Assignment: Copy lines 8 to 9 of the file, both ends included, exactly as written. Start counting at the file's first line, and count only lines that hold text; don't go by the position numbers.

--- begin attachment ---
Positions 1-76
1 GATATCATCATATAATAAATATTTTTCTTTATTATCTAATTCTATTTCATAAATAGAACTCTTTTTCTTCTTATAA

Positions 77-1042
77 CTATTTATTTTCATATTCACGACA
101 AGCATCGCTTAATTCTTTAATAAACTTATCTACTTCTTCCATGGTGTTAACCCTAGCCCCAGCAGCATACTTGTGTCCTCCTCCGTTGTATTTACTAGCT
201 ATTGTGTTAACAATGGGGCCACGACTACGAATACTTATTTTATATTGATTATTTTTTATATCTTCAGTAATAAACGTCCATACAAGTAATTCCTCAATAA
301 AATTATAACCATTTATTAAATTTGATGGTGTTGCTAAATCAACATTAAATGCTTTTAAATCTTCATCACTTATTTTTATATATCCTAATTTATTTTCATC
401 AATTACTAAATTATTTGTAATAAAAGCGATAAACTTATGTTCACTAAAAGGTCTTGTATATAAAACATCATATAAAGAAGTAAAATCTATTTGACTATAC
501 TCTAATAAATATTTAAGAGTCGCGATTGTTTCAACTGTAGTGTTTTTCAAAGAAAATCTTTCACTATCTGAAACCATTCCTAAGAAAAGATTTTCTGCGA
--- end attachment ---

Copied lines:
401 AATTACTAAATTATTTGTAATAAAAGCGATAAACTTATGTTCACTAAAAGGTCTTGTATATAAAACATCATATAAAGAAGTAAAATCTATTTGACTATAC
501 TCTAATAAATATTTAAGAGTCGCGATTGTTTCAACTGTAGTGTTTTTCAAAGAAAATCTTTCACTATCTGAAACCATTCCTAAGAAAAGATTTTCTGCGA